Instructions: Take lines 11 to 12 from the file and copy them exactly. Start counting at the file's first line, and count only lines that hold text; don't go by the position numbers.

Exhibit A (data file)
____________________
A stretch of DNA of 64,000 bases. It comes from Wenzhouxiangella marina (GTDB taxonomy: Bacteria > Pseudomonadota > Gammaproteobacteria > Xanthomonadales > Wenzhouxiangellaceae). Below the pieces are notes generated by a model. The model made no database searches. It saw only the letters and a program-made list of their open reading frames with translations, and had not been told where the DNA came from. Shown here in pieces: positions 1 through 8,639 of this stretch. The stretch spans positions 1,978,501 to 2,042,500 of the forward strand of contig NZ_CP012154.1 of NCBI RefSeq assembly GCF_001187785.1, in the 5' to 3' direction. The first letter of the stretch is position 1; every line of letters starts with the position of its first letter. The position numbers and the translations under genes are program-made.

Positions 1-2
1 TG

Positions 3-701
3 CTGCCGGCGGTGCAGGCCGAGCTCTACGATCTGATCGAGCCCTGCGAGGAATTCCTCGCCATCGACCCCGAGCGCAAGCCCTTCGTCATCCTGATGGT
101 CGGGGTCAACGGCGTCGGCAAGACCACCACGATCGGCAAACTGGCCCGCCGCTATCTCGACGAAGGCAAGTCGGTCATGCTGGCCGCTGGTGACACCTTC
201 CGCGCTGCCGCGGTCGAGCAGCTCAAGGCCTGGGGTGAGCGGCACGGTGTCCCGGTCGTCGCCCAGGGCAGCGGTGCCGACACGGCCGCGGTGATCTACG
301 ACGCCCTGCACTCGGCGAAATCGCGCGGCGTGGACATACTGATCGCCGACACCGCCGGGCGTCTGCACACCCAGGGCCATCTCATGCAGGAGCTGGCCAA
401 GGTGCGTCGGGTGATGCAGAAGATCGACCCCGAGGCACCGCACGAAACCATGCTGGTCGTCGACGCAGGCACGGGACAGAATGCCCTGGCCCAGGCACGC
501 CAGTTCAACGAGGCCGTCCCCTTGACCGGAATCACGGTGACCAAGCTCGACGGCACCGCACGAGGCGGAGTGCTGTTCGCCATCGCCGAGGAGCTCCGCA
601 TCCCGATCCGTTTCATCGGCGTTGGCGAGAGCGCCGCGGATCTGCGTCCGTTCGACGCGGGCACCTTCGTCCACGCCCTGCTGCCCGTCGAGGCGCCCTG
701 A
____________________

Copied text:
601 TCCCGATCCGTTTCATCGGCGTTGGCGAGAGCGCCGCGGATCTGCGTCCGTTCGACGCGGGCACCTTCGTCCACGCCCTGCTGCCCGTCGAGGCGCCCTG
701 A